Judging from the response at Avalon on Friday, the moniker for the band All-American Rejects couldn't be more disconnected from reality. With an audience that had committed the band's lyrics to memory and jammed the venue before the first of two opening acts even took the stage, the Rejects were welcomed like conquering heroes.
If they reveled in the power granted to them by their fans, the band never took it for granted. Despite the rock-star affectations that seemed to afflict frontman Tyson Ritter, the group was never anything but inclusive. They seemed to be having a blast throwing themselves into their slick but sharp pop-emo anthems.
That sense of fun was enough to counteract some of the sameness of material and the prerecorded percussion triggered by a well-hidden keyboardist. Both suggested a disinclination to toy with a successful formula, even at the risk of sacrificing spontaneity. Recasting ''Night Drive" as an acoustic front-porch hoedown seemed less like adventurousness born of the band's self-proclaimed ''Oklahoma pride" than it did a token change-up.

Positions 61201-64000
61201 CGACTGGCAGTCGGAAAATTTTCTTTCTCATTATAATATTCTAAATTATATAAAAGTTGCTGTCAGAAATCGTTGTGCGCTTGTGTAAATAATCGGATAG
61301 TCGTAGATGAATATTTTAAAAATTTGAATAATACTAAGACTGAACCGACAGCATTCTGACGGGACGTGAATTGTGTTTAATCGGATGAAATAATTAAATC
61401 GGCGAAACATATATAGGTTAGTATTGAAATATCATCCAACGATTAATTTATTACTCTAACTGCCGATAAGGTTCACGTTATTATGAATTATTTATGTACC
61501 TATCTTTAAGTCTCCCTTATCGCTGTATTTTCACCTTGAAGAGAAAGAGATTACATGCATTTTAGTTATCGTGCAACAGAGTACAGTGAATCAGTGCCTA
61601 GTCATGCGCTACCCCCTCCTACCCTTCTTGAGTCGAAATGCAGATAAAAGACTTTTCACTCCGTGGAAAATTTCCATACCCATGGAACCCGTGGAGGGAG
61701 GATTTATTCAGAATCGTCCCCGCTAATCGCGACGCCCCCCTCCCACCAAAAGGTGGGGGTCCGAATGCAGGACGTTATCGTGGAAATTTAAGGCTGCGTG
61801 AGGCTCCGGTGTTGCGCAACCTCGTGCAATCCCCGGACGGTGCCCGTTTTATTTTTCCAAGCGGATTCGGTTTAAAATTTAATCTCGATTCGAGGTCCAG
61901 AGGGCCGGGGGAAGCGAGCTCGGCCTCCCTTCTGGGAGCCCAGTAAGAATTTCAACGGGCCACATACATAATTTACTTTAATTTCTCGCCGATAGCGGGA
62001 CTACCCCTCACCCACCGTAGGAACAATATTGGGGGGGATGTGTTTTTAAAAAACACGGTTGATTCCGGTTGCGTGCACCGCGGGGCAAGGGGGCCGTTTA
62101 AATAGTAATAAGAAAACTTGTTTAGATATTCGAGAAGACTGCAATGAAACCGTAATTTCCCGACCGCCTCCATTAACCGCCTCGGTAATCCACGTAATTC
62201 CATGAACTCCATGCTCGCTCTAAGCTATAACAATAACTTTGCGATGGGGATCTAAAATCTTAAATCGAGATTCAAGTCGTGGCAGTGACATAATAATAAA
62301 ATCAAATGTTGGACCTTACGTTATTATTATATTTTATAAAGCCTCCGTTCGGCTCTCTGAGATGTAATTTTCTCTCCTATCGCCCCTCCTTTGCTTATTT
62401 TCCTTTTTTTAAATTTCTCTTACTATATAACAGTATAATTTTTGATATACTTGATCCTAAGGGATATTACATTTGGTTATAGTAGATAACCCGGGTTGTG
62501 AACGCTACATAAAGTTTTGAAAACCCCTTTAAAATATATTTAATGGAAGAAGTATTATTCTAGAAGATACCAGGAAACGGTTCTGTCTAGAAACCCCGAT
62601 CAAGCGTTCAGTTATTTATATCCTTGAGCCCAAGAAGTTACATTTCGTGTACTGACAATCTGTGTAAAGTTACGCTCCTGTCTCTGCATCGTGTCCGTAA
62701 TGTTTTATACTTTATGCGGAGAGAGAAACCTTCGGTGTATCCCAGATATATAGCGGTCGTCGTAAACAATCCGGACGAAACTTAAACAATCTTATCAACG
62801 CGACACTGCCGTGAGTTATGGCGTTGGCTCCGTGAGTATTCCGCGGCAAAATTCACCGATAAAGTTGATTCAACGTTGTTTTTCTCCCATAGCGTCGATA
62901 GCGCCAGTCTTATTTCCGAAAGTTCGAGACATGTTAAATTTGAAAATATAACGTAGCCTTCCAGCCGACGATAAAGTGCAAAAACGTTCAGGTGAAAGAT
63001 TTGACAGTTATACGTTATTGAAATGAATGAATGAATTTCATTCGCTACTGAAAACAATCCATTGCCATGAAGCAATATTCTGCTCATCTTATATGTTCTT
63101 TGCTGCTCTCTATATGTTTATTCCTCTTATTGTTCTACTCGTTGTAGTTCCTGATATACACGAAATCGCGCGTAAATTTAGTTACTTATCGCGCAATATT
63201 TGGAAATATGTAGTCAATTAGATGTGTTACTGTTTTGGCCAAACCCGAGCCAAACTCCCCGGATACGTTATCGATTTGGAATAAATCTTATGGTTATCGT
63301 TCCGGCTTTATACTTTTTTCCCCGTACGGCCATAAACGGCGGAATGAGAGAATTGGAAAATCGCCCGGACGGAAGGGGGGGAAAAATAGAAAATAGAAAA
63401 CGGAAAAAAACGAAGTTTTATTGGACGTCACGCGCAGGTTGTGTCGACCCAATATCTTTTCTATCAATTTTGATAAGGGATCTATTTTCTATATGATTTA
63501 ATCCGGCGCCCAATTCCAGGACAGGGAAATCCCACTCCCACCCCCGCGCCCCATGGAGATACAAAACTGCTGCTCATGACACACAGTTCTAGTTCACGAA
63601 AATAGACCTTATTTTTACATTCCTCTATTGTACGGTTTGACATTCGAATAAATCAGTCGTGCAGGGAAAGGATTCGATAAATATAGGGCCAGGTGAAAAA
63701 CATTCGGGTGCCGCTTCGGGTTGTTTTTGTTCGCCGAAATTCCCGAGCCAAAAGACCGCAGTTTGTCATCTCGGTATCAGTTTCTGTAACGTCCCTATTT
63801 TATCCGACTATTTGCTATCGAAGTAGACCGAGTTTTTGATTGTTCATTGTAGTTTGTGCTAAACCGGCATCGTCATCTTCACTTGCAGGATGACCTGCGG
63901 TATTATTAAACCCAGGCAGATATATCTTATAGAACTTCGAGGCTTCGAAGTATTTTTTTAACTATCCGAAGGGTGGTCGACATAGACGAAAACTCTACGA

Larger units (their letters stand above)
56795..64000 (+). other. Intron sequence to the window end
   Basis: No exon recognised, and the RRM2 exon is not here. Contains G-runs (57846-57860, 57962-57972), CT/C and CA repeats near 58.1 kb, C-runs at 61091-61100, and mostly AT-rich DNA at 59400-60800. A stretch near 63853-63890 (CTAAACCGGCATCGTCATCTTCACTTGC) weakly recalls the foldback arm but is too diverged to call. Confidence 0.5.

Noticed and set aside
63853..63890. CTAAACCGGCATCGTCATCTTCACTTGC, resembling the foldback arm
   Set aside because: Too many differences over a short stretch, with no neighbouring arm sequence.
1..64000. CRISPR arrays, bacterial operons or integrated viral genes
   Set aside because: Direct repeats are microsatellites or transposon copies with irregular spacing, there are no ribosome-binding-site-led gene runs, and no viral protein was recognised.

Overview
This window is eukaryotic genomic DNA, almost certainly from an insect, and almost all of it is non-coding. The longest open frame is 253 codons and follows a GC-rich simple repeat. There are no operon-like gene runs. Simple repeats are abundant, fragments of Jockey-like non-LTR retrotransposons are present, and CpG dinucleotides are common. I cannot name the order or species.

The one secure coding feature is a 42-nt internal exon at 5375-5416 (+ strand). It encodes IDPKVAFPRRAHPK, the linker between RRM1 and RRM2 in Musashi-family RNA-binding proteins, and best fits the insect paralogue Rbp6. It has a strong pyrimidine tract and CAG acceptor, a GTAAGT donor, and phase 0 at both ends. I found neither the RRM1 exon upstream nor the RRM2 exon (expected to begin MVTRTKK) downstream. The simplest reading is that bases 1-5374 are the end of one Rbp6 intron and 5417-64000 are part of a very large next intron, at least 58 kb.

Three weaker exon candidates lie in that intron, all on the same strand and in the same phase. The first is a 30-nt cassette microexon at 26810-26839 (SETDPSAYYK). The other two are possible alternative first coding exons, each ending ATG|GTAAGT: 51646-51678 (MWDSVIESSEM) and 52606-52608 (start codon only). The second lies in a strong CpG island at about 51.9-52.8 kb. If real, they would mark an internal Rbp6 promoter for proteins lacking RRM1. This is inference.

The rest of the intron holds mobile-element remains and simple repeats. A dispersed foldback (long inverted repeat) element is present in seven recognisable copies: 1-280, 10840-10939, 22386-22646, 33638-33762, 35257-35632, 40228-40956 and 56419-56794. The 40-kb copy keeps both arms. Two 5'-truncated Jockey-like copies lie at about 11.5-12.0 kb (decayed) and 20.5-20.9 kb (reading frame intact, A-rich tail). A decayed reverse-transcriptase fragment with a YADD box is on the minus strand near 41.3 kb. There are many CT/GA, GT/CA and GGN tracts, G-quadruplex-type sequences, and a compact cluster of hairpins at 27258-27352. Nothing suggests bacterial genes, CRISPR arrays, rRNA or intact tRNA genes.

If ''Top of the World" sounded like Green Day lite and ''I'm Waiting" and ''Move Along" were beaten to the punch by Fall Out Boy, the Rejects still accomplished what they set out to do. And while Ritter, an indelicate bass player, committed the unpardonable sin of letting a roadie finish playing ''The Last Song," the swap ended the show with such a burst of energy that it didn't seem to matter.
Opening act The Academy Is covered similar territory and seemed primarily a vehicle for frontman William Beckett. Rooney followed and seemed more like a band and less like test-marketing. With a sound ranging from Weezerly alt-rock to Paul Collins's Beat, the group took advantage of power-pop's teen appeal without relying on it.